The advertisement for Hunt’s Tomatoes says they use “no harsh chemicals” to peel their canned tomatoes. This statement does not openly suggest other companies do use harsh chemicals, but it implies that they do. In fact, chemicals used to peel tomatoes is common. Hunt says it uses steam.
Having my interest aroused, I decided to look into the matter. Technically, Hunt is telling the truth. Nevertheless, the use of lye in the peeling of fruits and vegetables is anything but new or unusual. Although 70% of tomatoes are peeled using hot water or steam, approximately 30% of tomatoes are peeled using lye.
These facts are found in the publication by the University of California, Davis¹ entitled, Peelability and Yield of Processing Tomatoes by Steam or Lye. It discusses the peeling of two well-known tomato varieties by means of boiling water, steam, and lye peeling. Two of the control factors that affect results are temperature and exposure-time. Vacuum is employed to remove the loosened peel.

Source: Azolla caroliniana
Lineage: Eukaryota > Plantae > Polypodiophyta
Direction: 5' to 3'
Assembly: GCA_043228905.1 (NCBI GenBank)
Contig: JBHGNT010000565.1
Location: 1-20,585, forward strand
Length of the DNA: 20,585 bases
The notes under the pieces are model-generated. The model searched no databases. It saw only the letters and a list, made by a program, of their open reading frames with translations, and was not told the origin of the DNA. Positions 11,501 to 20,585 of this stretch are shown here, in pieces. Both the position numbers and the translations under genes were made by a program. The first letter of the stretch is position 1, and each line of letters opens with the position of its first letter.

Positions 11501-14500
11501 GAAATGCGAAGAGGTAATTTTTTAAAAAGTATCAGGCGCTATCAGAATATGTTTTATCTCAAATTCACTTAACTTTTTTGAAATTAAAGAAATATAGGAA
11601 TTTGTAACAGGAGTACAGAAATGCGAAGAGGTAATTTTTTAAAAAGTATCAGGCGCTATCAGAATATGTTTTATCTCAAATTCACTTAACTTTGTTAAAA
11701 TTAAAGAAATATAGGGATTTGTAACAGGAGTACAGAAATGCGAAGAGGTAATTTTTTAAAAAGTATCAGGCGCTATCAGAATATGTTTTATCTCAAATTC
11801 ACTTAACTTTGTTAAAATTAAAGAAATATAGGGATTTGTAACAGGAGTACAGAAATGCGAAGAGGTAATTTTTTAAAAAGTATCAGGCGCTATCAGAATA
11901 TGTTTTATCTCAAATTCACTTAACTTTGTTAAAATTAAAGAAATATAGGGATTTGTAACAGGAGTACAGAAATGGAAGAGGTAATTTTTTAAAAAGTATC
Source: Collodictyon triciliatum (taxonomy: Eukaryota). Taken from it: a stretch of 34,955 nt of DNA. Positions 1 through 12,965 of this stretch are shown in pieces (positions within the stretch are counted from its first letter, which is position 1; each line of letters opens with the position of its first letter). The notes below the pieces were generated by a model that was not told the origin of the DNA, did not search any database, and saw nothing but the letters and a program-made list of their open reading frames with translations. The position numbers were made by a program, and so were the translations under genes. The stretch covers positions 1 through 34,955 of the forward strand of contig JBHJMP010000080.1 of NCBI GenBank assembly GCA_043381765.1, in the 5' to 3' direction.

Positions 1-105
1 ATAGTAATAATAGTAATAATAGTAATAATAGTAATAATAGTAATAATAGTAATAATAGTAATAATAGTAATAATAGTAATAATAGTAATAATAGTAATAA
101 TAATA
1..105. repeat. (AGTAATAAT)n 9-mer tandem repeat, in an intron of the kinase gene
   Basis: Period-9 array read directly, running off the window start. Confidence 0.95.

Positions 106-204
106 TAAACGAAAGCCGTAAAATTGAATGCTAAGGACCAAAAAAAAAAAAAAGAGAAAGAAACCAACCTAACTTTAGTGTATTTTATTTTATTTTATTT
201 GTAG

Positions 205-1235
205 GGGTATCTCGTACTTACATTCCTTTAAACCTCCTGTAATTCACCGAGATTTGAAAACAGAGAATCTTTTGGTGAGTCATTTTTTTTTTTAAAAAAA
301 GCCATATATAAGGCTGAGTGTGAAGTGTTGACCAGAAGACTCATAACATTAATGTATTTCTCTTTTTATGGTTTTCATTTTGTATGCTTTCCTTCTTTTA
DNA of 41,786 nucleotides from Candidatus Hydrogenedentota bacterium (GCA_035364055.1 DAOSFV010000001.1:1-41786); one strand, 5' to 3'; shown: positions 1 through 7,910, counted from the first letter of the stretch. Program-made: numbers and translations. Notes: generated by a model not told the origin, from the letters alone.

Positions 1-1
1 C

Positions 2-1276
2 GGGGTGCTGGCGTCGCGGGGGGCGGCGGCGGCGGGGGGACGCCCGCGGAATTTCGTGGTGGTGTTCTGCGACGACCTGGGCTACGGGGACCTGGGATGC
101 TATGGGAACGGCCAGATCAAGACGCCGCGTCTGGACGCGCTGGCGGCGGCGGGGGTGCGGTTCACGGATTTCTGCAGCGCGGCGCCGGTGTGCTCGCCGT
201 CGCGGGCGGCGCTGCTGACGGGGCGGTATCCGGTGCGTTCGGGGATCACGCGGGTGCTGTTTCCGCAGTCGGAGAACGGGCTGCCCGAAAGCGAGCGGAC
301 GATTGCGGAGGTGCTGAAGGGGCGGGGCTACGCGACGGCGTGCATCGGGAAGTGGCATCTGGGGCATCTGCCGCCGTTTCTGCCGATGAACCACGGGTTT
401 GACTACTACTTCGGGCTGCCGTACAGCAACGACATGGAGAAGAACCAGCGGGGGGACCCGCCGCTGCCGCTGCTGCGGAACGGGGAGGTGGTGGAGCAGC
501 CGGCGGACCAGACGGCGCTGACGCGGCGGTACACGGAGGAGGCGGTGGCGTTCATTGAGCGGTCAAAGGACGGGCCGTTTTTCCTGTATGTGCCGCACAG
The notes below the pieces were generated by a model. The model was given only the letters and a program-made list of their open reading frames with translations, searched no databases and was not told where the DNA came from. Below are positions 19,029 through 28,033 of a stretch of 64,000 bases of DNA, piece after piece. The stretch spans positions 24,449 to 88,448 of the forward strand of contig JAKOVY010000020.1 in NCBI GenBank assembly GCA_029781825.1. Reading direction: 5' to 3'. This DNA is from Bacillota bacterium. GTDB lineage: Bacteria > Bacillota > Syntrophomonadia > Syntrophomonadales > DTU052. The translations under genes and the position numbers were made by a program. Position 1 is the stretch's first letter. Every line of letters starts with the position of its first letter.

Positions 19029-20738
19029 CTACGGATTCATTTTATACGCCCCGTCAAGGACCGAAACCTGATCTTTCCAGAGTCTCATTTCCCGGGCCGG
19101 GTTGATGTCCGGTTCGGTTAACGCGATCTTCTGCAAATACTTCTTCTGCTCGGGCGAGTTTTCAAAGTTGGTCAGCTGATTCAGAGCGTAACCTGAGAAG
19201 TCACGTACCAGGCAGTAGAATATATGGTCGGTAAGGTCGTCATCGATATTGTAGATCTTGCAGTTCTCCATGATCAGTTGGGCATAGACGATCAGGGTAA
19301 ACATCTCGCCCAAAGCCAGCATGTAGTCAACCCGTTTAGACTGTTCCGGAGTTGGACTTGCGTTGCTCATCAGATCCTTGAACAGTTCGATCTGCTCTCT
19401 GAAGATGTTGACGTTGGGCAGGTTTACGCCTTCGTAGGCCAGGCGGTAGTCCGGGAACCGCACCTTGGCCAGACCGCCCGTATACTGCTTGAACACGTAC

When the article mentions lye, it refers to either sodium hydroxide¹ (NaOH) or potassium hydroxide² (KOH). Pure lye, or even a strong water solution is harsh. It can be used to clean stopped drains. It is also used in the manufacture of paper, cellophane, and mercerized cotton. Thrown into the eyes, lye burns, and can even blind the victim.
So why is the use of lye among the tools used for peeling tomatoes? Ordinarily, tomatoes are harvested as an entire crop—when 90% of the yield is ripe. Of course, some of those tomatoes are a little beyond ripe. The goal is to peel the tomatoes with as little loss of fruit and as little softening as possible. This needs to be accomplished without diminishing color.
Although lye has the potential of hurting the individual coming into contact with it, the consumer is in no way faces exposure, as it is not part of the finished product. Although the advertisement is true, to the average consumer, it may as well be written in a foreign language. Lye is used in the manufacture of soap. It is used in the preparation of eating olives. For decades it was used by homemakers to remove hulls in the making of corn hominy. Even some cookie recipes list lye in the list of ingredients!
¹ also called caustic soda
² also called caustic potash
References or Resources:
- Seasoned Advice: Why is Lye Used in Some Recipes for Cookies?
- National Center for Home Food Preparation: Hominy without Lye
- The National Academie Press: Sodium Hydroxide